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I have read the memory management guide from Apple and I don't see where this case is explained...

Many times, especially when writing a class method to return an instance of a class, I'll start it out like this, because that's how I've seen it done, and it works.

[NOTE] This code is from memory - I'll update it when I get home to show an example that really works (I made this up to illustrate it, but obviously I don't recall it well enough to construct something that makes sense...

[EDIT] Here's my actual method - of course everyone was right that I must be calling alloc which I am.

+ (id)player
    Player *player = nil;
    if ((player = [[[super alloc] initWithFile:@"rocket.png"] autorelease])) {
    [player setProjectileType:kProjectileBullet];
        [player setProjectileLevel:1];
        [player setInvincible:YES];
        [player setEmitter:[CCParticleSystemQuad particleWithFile:@"exhaust.plist"]];
        [[player emitter] setPosition:ccp(0.0, player.contentSize.height/2)];
        [player addChild:player.emitter];
    return player;

So what I got from the responses is: * Declaring the instance just gets me a pointer to a memory location and tells Xcode what class the object will be. * Setting the pointer to nil pretty much just sets it to zero - keeping it from having garbage in it (right?) * Since I'm autoreleasing the instance, the object that is returned is also autoreleased.

Thanks for helping me understand this!

share|improve this question
Where have you seen the above "done?" The code you've listed here doesn't make sense, and I wouldn't expect it to work. – Rob Napier Jun 10 '11 at 19:18
@Rob - see my edit above; I'll edit with actual code tonight. Thanks for being patient. – Steve Jun 10 '11 at 20:21
up vote 11 down vote accepted

Can someone explain what the compiler does when it sees this?

    DooDad* aDooDad = nil;

If you are really interested in what the compiler does, the answer is: the compiler will reserve some memory on the stack for the local variable aDooDad, which is a pointer type (it is generally 64 or 32 bits in size depending on the processor). That pointer is then initialized to contain nil (usually 0x00..00).

A statement like this:

         DooDad* aDooDad = [[DooDad alloc] init...];

makes use of pointer variable aDooDad to store the address in memory of the object that is further allocated (which is the address of memory reserved by alloc).

So, in the end,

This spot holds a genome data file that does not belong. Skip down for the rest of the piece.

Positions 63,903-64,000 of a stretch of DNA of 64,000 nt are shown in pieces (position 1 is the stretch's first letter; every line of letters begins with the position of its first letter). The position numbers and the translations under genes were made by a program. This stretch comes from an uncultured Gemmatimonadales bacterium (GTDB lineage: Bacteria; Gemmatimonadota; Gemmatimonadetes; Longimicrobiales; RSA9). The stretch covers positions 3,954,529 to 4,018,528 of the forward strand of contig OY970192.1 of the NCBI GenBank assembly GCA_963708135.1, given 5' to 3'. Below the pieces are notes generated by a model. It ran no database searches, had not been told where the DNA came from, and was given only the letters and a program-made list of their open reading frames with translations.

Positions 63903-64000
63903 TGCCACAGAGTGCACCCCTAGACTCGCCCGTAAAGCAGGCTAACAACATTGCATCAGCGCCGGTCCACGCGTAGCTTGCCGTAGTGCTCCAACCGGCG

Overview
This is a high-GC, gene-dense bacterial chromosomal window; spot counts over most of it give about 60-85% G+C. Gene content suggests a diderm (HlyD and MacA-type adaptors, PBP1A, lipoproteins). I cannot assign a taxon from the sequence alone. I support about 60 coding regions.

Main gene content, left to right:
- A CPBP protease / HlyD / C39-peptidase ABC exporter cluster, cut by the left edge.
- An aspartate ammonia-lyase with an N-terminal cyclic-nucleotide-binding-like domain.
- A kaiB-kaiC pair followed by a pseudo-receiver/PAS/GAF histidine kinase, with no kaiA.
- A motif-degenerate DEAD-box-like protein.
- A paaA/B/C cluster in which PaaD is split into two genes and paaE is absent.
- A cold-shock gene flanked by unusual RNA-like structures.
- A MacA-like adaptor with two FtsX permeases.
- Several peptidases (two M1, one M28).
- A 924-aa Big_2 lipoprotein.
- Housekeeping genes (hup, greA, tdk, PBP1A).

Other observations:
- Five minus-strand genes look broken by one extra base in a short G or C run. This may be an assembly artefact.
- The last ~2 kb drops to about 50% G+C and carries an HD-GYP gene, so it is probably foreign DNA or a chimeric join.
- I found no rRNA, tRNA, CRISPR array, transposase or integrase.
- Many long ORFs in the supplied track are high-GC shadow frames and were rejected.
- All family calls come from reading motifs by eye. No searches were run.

DooDad* aDooDad = nil;

is not declaring an object, just a variable whose content is interpreted as the address of an object of DooDad type. Such declaration, therefore, is just like any other declaration you know, e.g. when initializing an int to 0, so that later you can assign it some value in an if statement.

A statement like:

 [aDooDad doSomething];

is interpreted by the Objective-C runtime system like: send message doSomething to the object whose address is stored in aDooDad. If that address is nil no message is sent. On the other hand, if you dereference a nil pointer: *aDooDad you'll get undefined behavior.

Pointers are pretty low level stuff. I hope this helps.

share|improve this answer

If you're familiar with C or C++, variables can be created in one of two ways, statically on the call stack, or dynamically on the heap. Variable memory created on the stack is is reclaimed when the current stack frame goes out of scope, so you never need to worry about creating or destroying it. In Objective-C, objects are always dynamically created. Primitives (like int, float, pointers, etc), can either be statically or dynamically created. For illustration:

- (id)something {

    NSObject myObject; // Illegal static object allocation
    NSObject* myObject; // Legal primitive (pointer) static allocation
    int myInt; // Legal primitive static allocation
    int* myIntPtr; // Legal primitive (pointer) static allocation

So when you say DooDad* dodad = nil;, you're creating a primitive (pointer to a DooDad) on the stack. Being a stack variable, you don't alloc or dealloc it, just like you wouldn't worry about alloc'ing or dealloc'ing any of the memory in the following method:

- (id)allStackVariables {
    int myInt = 0;
    float myFloat = 0.0f;
    float* myFloatPtr = NULL;
    NSObject* myObject = nil;

Setting it to nil simply sets the contents of the variable to whatever the compiler defines to be nil, something like 0x000000 in hex. Saying DooDad* dooDad = nil; is conceptually identical to saying something like int myInt = 0;

share|improve this answer

Declaring simple gives you a pointer you can use later. No memory is allocated.

Not sure what the intent of the method you posted, but it seems wrong on many levels. It will return nil, always. Unless it's an initializer method, it should not call [self init]. If it is an initializer method, it should return self and be named something like "init..."

share|improve this answer
sorry, I'm typing this from memory. I'm not sure about the exact code except for the pointer declaration part. I do know that I am not calling alloc, but just init. It's part of a cocos2d project and my actual class is a subclass of CCSprite, and the init method is initWithFile: – Steve Jun 10 '11 at 19:09
@Steve: calling init on a nil value is a no-op, and certainly won't do anything useful. – Wooble Jun 10 '11 at 19:13

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